Need to clean your microwave doors, glass kitchen cabinets, vases or candle hurricanes? Go for Blueland’s glass cleaner. Free of parabens, ammonia, and volatile organic compounds (a.k.a. VOCs), this direct-to-consumer gem will leave your glass and mirrors clean and streak-free. Plus, I love Blueland’s zero-waste approach. You can use Blueland’s glass spray-bottle over and over again — all you need to do is stock up on its dissolving cleaning tablets, which you mix with warm water.
BUY IT: Jet, $4.47
The responsible cleaning market is in not shortage of all-purpose cleaners, but this option for Jet’s Uniquely J line ticks all the boxes. Free of carcinogens, parabens, chlorine, phthalates, phosphates and formaldehyde, this cleaner was able to tackle tough oil stains and black soot from my candles. Plus, the lemon thyme basil scent is a serious mood-lifter. Sorry Windex, looks like I’ll be using Uniquely J now.
BUY IT: Blueland, $12
From dried egg residue clinging to my burner grates, to the little crumbs that are wedged into any small openings, to excessive oil splatters, I’ll be the first one to admit that my stovetop is a complete mess. And, for the past few years, I thought my stovetop would always be that way.
Until I tried Blueland’s bathroom cleaner, that is.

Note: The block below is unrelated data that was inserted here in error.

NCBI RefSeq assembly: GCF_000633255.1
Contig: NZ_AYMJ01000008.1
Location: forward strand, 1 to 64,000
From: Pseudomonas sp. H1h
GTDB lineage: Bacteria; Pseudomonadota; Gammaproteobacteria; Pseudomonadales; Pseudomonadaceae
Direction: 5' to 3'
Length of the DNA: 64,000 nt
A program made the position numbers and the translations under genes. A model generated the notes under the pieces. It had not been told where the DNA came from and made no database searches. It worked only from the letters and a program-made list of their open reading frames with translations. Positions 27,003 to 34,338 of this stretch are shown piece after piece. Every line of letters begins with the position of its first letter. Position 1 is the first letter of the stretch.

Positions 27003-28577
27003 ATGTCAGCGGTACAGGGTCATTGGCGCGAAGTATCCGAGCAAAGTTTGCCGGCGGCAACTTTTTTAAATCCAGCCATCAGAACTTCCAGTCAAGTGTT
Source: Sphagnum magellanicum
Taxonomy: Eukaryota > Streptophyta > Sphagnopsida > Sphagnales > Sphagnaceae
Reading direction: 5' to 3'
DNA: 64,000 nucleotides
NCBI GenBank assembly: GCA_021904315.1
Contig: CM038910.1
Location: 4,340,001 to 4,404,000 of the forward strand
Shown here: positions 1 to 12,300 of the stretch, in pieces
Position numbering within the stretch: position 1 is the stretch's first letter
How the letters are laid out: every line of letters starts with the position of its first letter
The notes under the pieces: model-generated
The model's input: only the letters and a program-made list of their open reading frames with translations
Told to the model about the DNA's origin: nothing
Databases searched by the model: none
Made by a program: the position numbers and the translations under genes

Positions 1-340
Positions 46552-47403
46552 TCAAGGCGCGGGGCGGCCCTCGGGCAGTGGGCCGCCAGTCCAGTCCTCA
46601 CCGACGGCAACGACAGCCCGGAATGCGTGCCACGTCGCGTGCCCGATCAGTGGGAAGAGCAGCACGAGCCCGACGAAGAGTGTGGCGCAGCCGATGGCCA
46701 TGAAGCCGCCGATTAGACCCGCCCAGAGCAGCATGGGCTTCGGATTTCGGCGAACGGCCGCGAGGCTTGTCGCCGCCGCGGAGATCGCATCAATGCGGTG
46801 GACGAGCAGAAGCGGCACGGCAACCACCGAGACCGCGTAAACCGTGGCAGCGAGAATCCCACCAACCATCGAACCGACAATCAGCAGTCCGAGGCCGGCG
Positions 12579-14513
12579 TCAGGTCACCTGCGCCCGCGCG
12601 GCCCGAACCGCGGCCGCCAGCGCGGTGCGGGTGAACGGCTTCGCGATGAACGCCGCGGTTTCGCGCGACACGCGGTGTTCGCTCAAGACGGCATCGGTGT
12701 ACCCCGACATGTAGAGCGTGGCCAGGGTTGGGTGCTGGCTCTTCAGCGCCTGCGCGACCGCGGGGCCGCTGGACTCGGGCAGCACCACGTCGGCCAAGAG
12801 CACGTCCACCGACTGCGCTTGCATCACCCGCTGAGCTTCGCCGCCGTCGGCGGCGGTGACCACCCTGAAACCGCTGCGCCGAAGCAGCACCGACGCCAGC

While this pick is designed for the bathroom, I had a sneaking suspicion that it could work in my kitchen, too. I thought, “If it’s good enough for my bathroom tiles, it might be a good fit for my pesky stove.” And I was right.
There’s something about the mix of citric acid and sodium lauryl sulfate that cut through the grease, showing a significant improvement with one swipe. The results were so impressive, I actually said, “Wow!”
Now, if I could only find a way to clean out those tiny crumbs...
BUY IT: Amazon, $8.49
I’ve been cleaning my floor with “wet pads” for the past five years and, if I’m being completely honest, I’m not impressed. These pre-soaked pads don’t pick up dirt, crumbs or hair (yes, gross) effectively — and only make my floors look even messier. But what’s the alternative? Using an oh-so archaic mop?
Skeptical to shake up my floor cleaning routine, I picked up one a spray bottle of Aunt Fannie’s cleaning vinegar. So far, I’m pleasantly surprised with the results. Vinegar is a great, chemical-free way to clean your space, and all kitchen floor’s grime and grit seems to cling to this formula. Fortunately, there are plenty of scents like eucalyptus and fresh lime mint, so your kitchen won’t smell like vinegar. As the cherry on top of a sustainable sundae, Aunt Fannie’s food-based, microbiomic formulas are designed to work with your body and the space around you.
Of course, there’s only so much ground you can cover with spray bottle and roll of paper towels, but this formula is actually persuading me into buying a mop and some formal floor cleaner.
BUY IT: Branch Basics, $59
Whether you’re living in a small space with limited storage or want to commit to one brand for all your cleaning needs, you might want to give Branch Basics a try. This direct-to-consumer find uses one non-toxic, sugar-based concentrate that you use in different recipes to make glass cleaner, laundry detergent, and so much more. How’s that for multi-purpose?